Linear Genetic Programming presents a variant of Genetic Programming that evolves imperative computer programs as linear sequences of instructions, in contrast to the more traditional functional expressions or syntax trees. Typical GP phenomena, such as non-effective code, neutral variations, and code growth are investigated from the perspective of linear GP. This book serves as a reference for researchers; it includes sufficient introductory material for students and newcomers to the field.

Foundations of Genetic Programming
by W.B. Langdon and Riccardo Poli. 2002
Available from Amazon

This is one of the only books to provide a complete and coherent review of the theory of genetic programming (GP). In doing so, it provides a coherent consolidation of recent work on the theoretical foundations of GP. A concise introduction to GP and genetic algorithms (GA) is followed by a discussion of fitness landscapes and other theoretical approaches to natural and artificial evolution.

Automatic Re-engineering of Software Using Genetic Programming
by Conor Ryan. 2000
Available from Amazon

Automatic Re-engineering of Software Using Genetic Programming describes the application of Genetic Programming to a real world application area – software re-engineering in general and automatic parallelization specifically. Unlike most uses of Genetic Programming, this book evolves sequences of provable transformations rather than actual programs. It demonstrates that the benefits of this approach are twofold: first, the time required for evaluating a population is drastically reduced, and second, the transformations can subsequently be used to prove that the new program is functionally equivalent to the original.

Genetic Programming and Data Structures: Genetic Programming + Data Structures = Automatic Programming!
by W.B. Langdon. 1998
Available from Amazon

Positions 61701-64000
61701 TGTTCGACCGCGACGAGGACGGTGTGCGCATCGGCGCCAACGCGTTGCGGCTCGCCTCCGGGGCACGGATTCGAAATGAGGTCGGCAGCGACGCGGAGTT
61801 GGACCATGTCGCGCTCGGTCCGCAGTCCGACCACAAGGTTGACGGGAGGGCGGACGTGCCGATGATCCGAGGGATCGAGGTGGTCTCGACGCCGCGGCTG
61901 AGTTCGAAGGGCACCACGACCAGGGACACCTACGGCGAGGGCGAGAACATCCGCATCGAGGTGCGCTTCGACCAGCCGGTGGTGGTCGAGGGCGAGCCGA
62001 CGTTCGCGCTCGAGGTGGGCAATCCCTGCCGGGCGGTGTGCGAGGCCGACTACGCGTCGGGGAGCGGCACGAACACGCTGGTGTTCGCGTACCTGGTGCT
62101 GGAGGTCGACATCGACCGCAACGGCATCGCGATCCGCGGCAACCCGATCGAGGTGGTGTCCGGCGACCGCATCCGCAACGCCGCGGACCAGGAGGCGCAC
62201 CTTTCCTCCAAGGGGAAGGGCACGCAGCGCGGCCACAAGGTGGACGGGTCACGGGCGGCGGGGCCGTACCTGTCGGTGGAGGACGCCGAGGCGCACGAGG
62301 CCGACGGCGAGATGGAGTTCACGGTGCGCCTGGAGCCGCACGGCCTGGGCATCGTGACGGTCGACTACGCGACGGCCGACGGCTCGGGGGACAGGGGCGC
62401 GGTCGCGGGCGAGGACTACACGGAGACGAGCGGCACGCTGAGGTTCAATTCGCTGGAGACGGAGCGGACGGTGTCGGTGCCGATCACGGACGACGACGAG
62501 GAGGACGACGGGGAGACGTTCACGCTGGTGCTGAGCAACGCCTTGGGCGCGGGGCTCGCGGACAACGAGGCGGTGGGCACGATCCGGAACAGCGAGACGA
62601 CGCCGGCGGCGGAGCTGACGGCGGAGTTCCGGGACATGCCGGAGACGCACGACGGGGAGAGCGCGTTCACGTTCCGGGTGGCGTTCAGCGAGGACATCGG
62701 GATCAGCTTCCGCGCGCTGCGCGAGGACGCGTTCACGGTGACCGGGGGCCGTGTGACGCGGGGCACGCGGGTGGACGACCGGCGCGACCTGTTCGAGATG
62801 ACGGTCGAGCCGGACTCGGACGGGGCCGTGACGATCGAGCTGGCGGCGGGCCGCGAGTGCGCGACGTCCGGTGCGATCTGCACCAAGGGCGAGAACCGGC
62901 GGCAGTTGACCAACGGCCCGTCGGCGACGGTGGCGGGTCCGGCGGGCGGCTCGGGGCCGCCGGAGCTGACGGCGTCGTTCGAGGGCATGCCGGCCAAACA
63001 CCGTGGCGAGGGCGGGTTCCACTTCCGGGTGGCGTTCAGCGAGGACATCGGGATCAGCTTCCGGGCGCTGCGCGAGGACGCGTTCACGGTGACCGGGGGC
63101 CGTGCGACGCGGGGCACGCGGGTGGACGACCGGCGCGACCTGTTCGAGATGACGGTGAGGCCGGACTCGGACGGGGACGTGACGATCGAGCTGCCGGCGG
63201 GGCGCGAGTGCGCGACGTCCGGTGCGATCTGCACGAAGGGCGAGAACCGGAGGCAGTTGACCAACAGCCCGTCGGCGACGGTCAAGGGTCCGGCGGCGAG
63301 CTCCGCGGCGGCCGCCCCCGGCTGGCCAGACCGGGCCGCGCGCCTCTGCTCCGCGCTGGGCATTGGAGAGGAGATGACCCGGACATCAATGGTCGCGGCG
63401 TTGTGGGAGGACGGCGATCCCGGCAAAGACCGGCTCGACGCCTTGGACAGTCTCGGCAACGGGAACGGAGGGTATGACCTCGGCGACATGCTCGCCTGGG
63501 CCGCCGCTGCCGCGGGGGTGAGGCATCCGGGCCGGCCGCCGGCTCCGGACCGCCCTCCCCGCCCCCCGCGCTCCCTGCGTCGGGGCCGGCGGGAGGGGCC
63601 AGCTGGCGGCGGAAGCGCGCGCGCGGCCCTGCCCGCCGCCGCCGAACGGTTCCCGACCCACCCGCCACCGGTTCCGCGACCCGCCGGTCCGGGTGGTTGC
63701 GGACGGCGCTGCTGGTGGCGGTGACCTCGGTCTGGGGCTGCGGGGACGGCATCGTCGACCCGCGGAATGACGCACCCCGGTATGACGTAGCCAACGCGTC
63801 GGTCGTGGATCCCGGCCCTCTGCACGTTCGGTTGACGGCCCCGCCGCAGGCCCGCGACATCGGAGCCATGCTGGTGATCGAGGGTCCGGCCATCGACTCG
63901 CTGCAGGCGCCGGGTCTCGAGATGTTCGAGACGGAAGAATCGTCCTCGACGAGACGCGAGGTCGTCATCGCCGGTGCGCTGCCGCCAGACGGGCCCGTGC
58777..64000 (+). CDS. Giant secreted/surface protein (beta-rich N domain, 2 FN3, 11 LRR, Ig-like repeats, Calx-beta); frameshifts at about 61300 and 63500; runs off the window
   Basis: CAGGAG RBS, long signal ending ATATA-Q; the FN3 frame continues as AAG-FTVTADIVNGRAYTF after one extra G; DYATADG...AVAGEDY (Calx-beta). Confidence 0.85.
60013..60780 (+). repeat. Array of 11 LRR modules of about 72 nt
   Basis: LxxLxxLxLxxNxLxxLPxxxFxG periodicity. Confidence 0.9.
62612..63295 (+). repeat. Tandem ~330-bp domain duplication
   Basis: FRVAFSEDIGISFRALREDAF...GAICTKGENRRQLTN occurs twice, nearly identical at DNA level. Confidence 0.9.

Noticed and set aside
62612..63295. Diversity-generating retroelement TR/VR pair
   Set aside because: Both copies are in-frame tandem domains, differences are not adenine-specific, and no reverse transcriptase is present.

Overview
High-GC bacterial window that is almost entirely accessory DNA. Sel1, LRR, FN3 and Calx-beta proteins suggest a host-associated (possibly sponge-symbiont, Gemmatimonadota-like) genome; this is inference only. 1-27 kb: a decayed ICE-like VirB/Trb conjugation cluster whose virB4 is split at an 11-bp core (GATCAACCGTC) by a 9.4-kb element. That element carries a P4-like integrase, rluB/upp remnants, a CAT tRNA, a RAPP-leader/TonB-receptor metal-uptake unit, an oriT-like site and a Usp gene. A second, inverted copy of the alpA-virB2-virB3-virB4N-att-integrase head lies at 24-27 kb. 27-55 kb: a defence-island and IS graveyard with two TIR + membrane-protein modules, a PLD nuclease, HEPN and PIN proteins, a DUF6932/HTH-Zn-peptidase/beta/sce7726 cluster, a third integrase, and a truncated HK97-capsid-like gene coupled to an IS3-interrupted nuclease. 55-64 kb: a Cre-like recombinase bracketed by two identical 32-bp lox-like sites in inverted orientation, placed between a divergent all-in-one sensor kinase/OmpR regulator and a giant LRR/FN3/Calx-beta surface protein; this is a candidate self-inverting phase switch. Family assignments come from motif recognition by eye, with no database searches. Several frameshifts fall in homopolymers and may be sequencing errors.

Computers that `program themselves’ has long been an aim of computer scientists. Recently genetic programming (GP) has started to show its promise by automatically evolving programs. Indeed in a small number of problems GP has evolved programs whose performance is similar to or even slightly better than that of programs written by people. The main thrust of GP has been to automatically create functions. While these can be of great use they contain no memory and relatively little work has addressed automatic creation of program code including stored data.

Genetic Programming: An Introduction
The Morgan Kaufmann Series in Artificial Intelligence
by Wolfgang Banzhaf, Peter Nordin, Robert E. Keller, Frank D. Francone. 1998
Available from Amazon

Since the early 1990s, genetic programming (GP)—a discipline whose goal is to enable the automatic generation of computer programs—has emerged as one of the most promising paradigms for fast, productive software development. GP combines biological metaphors gleaned from Darwin’s theory of evolution with computer-science approaches drawn from the field of machine learning to create programs that are capable of adapting or recreating themselves for open-ended tasks.

Advances in Genetic Programming 3
by Spector, Lee, Langdon, William B., O’Reilly, Una-May, and Angeline, Peter (editors). 1999. Cambridge, MA: The MIT Press.
Available from Amazon

Advances in Genetic Programming 2
by Angeline, Peter J. and Kinnear, Kenneth E. Jr. (editors). 1996. Cambridge, MA: The MIT Press.
Available from Amazon

Advances in Genetic Programming
by Kinnear, Kenneth E. Jr. (editor). 1994. Cambridge, MA: The MIT Press.
Available from Amazon

Genetic Programming IV: Routine Human-Competitive Machine Intelligence
by John R. Koza, Martin A. Keane, Matthew J. Streeter, William Mydlowec, Jessen Yu, and Guido Lanza. 2003. MIT Press. Kluwer Academic Publishers.
Available from Springer

Genetic Programming III: Darwinian Invention and Problem Solving
by John R. Koza, Forrest H Bennett III, David Andre, and Martin A. Keane. 1999. Morgan Kaufmann Publishers.
Available from Amazon

Genetic Programming II: Automatic Discovery of Reusable Programs
by John Koza. 1994. MIT Press.
Available from Amazon

Genetic Programming: On the Programming of Computers by Means of Natural Selection
by John Koza. 1992. MIT Press.
Available from Amazon

For additional resources, visit Springer.com for conference proceedings, journals, and books.